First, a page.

Countries or regions whose citizens have been detained in China in likely hostage diplomacy cases in past five years



The most blatant case of hostage diplomacy in recent years happened in December 2018, when Canada infuriated China by detaining Huawei CFO Meng Wanzhou following an extradition request from the United States. Within days, China retaliated by disappearing two Canadian citizens, former diplomat Michael Kovrig and businessman Michael Spavor, into RSDL; a move widely seen as a form of hostage diplomacy.

[UPDATE:] Both now indicted and awaiting trial, Kovrig on 'spying on state secrets and intelligence' and Kovrig with 'suspected spying secrets and illegally providing them to overseas forces'. Despite a bilateral consular access agreement, Canada has been denied access to both Michaels, in violation of that agreement, since January 2020.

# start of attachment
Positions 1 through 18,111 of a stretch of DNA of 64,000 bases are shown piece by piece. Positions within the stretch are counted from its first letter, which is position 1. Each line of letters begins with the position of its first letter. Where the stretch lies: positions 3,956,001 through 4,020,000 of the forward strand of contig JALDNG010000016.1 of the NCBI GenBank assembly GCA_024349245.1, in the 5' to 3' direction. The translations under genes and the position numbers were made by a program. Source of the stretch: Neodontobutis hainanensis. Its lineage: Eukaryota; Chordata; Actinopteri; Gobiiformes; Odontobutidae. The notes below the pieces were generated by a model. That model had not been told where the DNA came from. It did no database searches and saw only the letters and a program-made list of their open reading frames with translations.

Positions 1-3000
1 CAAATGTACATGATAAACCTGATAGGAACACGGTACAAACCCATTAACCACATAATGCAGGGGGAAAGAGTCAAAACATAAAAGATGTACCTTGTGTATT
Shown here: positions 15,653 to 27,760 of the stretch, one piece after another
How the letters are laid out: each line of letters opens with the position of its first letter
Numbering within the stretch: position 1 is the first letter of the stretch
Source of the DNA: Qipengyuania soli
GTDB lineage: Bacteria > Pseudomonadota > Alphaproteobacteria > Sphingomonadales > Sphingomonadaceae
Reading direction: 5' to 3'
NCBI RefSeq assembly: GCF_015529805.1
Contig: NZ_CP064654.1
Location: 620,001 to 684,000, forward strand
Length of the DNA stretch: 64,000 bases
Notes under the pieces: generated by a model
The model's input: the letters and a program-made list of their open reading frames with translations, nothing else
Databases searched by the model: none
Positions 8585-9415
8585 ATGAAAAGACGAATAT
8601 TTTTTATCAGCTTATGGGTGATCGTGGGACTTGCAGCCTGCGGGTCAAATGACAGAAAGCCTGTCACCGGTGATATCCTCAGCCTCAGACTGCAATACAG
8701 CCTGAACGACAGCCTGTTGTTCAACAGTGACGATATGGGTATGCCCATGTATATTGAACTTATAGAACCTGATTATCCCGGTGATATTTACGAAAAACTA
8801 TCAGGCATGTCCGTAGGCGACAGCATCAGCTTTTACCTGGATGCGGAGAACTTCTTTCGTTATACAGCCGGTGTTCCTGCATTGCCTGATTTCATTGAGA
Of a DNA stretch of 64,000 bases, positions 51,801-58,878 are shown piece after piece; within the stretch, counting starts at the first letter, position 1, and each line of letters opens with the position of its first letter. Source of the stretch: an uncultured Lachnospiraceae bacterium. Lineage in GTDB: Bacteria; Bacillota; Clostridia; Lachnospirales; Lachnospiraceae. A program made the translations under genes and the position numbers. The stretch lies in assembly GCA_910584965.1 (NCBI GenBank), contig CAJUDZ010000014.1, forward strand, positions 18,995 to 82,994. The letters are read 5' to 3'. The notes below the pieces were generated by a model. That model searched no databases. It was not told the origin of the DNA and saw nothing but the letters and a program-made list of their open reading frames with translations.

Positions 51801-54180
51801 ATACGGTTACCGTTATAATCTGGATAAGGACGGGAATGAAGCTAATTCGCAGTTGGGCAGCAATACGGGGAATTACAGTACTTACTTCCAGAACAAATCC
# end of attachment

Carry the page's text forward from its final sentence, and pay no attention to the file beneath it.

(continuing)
With Meng’s case still pending depsite intense pressure from Beijing, the two Michaels continue to be mistreated. Both have now been formally arrested on spying charges, but neither has been able to see a lawyer or their family since they disappeared almost a year ago. 

It didn’t stop there. In apparent anger at Canada’s continued refusal to release Meng, Beijing upped the jail sentence of Robert Schellenberg, a Canadian originally serving 15 years for drug smuggling to the death penalty, in a move widely seen as political, and in a procedure that, according to lawyers in China, was unprecedented.  A few months later, China sentenced another Canadian Fan Wei to death for manufacturing meth, also seen as an outlier harsh judgement.

Canada has more experience than other countries with CCP hostage diplomacy. Back in 2014, Canadian couple Julia and Kevin Garratt were both disappeared into RSDL. Like the two Michaels, neither had access to a lawyer, and were kept at secret locations. Their detention was linked to Canada’s detention of a Chinese national: Su Bin, a Chinese aviation entrepreneur, who the US accused of being a spy. He was later sentenced to four years in jail in the US in 2016 for stealing military secrets.